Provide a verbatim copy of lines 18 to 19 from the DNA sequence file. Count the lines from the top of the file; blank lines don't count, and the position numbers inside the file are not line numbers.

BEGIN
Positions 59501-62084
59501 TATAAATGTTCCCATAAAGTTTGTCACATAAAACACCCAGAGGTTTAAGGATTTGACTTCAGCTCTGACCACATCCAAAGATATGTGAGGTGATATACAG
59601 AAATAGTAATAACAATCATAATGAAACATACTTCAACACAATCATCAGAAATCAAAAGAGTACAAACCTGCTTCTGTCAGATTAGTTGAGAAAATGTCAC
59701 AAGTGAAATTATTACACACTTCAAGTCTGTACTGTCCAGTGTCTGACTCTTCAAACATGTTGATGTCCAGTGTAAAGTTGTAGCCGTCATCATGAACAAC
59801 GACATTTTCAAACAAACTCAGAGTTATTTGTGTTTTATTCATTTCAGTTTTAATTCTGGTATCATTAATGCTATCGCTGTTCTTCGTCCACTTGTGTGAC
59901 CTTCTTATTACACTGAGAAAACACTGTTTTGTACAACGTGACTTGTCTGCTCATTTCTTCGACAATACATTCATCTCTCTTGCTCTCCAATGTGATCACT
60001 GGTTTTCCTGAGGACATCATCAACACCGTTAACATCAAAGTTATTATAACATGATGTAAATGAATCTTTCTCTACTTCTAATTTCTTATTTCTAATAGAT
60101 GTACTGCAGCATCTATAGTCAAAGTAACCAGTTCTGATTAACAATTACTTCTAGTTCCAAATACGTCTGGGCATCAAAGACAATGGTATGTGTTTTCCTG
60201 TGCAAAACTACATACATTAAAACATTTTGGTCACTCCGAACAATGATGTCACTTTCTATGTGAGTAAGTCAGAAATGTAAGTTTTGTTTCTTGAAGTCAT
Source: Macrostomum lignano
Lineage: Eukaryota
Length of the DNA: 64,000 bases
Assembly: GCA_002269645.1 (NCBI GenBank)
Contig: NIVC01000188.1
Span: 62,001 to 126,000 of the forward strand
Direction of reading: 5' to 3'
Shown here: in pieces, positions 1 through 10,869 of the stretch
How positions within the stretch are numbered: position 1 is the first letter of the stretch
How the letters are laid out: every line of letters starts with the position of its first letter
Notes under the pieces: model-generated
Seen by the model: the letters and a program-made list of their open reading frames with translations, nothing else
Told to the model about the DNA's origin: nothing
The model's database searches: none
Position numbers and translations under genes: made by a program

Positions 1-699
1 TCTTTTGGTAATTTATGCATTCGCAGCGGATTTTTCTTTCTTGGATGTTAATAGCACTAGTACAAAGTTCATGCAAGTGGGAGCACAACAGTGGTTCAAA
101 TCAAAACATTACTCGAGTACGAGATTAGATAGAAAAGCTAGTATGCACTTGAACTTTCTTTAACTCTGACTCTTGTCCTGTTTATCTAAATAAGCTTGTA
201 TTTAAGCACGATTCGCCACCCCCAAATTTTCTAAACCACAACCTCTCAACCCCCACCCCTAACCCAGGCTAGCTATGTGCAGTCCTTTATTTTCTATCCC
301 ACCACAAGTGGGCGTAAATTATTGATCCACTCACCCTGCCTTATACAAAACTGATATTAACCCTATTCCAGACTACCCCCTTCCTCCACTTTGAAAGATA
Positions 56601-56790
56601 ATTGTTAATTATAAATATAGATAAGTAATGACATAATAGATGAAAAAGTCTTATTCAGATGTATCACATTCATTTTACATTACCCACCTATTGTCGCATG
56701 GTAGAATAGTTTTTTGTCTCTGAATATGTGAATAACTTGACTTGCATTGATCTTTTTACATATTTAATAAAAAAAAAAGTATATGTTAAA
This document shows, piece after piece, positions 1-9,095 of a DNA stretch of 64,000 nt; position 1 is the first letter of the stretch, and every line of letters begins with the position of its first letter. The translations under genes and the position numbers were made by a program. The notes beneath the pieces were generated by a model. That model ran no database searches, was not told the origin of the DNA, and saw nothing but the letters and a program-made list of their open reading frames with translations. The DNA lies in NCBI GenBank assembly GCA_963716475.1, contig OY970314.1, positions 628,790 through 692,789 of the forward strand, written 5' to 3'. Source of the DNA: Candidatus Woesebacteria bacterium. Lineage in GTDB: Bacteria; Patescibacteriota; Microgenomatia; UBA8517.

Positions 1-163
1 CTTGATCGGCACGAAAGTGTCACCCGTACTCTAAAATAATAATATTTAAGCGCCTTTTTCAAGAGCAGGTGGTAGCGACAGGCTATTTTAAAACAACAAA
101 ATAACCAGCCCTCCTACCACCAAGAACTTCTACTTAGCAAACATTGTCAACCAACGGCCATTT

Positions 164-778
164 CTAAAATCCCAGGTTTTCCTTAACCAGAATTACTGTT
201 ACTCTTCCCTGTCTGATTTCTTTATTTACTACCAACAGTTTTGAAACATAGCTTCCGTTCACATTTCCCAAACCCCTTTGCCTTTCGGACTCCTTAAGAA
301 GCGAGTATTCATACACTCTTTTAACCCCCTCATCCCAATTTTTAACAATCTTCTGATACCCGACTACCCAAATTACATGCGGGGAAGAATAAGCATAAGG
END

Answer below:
How positions within the stretch are numbered: position 1 is the first letter of the stretch
How the letters are laid out: every line of letters starts with the position of its first letter